# Concept Sorts–Deep Thinking about Fractions

Ready to talk fractions? Here we go!
One thing that I really like to work on with my students is organizing their learning in different ways. One method I have found to be very successful is to ask students to take work
samples or problem types and sort them into categories.  People who use Words Their Way do this all the time with students as they look for sound or letter patterns that help them understand how words are put together. I find concept sorts particularly useful in math and the content areas as well–and I really believe it helps students make connections among ideas and help them to see how things are connected.  In fact, two of Marzano’s effective teaching strategies–cooperative learning and identifying similarities and differences–are addressed with this activity.  If research has shown solid evidence that categorizing and finding similarities and differences works—I’m all for it!

### How to use math sorts to teach fractions

Here is how I tend to use these sorts—although please know that there is no RIGHT way!  (And another way will be blogged about soon) Get creative and let the students guide you as you go.  Here is one example of a sort I did with my students.  I started by splitting my class into groups of 3.  (I like trios for lots of reasons…because it allows for better dialogue, it helps strugglers, and also allows for one extra person in case a third person gets pulled out of the group or has to leave for any reason!) For this sort, I gave each group a small piece of bulletin board paper for them to do their sort.  They grabbed their sort cards, cut, and started to organize them!
As my students sorted, I simply walked around and eavesdropped! It was a great time to listen for math language, to listen for any misconceptions, and to see who was feeling confident and who was not.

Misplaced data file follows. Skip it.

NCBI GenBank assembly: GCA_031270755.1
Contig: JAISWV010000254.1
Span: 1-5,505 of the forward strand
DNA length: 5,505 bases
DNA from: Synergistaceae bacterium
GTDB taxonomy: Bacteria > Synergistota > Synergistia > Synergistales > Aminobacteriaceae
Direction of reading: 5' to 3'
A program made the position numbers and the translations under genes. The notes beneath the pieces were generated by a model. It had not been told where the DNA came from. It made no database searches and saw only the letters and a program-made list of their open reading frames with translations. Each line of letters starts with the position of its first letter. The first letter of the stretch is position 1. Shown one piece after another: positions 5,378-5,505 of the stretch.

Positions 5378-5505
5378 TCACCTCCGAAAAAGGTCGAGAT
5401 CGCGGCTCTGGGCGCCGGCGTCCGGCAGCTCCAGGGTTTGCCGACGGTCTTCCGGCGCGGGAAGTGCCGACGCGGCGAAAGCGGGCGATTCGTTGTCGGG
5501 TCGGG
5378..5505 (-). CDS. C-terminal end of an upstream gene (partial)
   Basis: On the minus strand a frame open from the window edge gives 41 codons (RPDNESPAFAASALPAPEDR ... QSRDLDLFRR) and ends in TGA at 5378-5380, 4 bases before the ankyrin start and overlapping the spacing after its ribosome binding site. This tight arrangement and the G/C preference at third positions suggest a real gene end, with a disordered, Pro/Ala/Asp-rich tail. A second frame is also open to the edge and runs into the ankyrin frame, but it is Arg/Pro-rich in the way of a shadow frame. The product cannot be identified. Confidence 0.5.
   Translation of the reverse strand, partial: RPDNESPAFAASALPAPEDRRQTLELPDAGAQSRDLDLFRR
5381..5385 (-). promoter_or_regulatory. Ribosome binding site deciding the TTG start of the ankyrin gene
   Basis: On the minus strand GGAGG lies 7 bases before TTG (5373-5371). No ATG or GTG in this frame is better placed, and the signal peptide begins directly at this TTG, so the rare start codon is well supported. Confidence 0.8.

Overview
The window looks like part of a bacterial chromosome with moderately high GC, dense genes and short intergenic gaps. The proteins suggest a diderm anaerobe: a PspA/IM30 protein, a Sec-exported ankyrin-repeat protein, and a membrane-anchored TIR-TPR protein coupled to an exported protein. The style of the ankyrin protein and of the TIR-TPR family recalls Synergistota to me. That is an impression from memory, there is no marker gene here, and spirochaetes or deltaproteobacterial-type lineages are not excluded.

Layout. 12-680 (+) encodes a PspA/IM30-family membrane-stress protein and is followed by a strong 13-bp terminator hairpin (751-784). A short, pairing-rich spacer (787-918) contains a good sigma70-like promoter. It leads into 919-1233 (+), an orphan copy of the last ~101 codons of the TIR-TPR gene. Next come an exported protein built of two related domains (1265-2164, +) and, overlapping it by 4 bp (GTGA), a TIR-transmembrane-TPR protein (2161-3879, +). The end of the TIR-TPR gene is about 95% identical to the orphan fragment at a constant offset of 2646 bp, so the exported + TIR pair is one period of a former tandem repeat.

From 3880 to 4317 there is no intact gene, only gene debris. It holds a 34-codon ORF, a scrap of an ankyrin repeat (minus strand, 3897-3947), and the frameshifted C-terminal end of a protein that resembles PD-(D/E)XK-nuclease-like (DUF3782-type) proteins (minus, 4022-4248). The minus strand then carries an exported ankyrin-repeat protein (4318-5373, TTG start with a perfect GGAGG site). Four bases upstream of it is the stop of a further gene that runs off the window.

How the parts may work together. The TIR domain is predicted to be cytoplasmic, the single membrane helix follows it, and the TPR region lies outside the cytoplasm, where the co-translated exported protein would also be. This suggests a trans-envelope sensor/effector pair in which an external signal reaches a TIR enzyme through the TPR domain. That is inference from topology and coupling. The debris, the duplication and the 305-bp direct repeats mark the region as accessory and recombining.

### Sit back and “kid watch”!

Students begin to question each other, ask questions of each other, and help one another come to higher levels of understanding.  My role is simply to be an observer—I really don’t get involved at this point…even if I see errors.  Trust me on this!
This sort was an example/counterexample sort…I wanted the students to decide if the fraction card I gave them was an “example” of 1/2 or a “counterexample” of 1/2.  This group was getting their T-chart all set up.
Now…it would be plenty easy to have the students stop at this point, but I am working hard with mine on to get them to use their writing skills in math and to work on that “critiquing reasoning” standard.  So I had my students actually write on their posters to explain why all their “counterexamples” were NOT 1/2!
I gave the students a total of 15 minutes to do this job—and there were a few groups that did not get every card sorted.  That’s okay.  If I gave some groups 45 minutes, they may not have finished!  I like to keep things moving—I even had a visual timer up on my Smartboard so they know how much time they had left.

### Time to study our “fractions” thinking!

After the time was up, I continued the activity with a gallery walk.  Although actually DOING the sort is a valuable activity, gallery walks can add a whole new level of critique to the lesson!  Each trio took a post it note and cut it into three “tags”.  They were allowed to “tag”  up to three spots on other groups’ papers where they felt an error was made.  Here’s what it looked like!
Finished?  Not yet!  Each group then went back to their “home base” and looked at the results.  They then discussed any “flagged” items and we went through some of the most challenging ones as a class.  The entire activity took us 25 minutes from start to finish!  Are you ready to give it a try?  I have included FIVE different fraction sorts for you—including the one pictured above.
I really find these activities to be meaningful, and I hope you do as well!  Have a great weekend.
Want to try a sort for free?  Check out this algebraic thinking sort!
Looking for an entire fraction unit?  Check out this best seller!
Want even MORE fraction resources? Try my Fraction Toolkit with TEN fraction resources.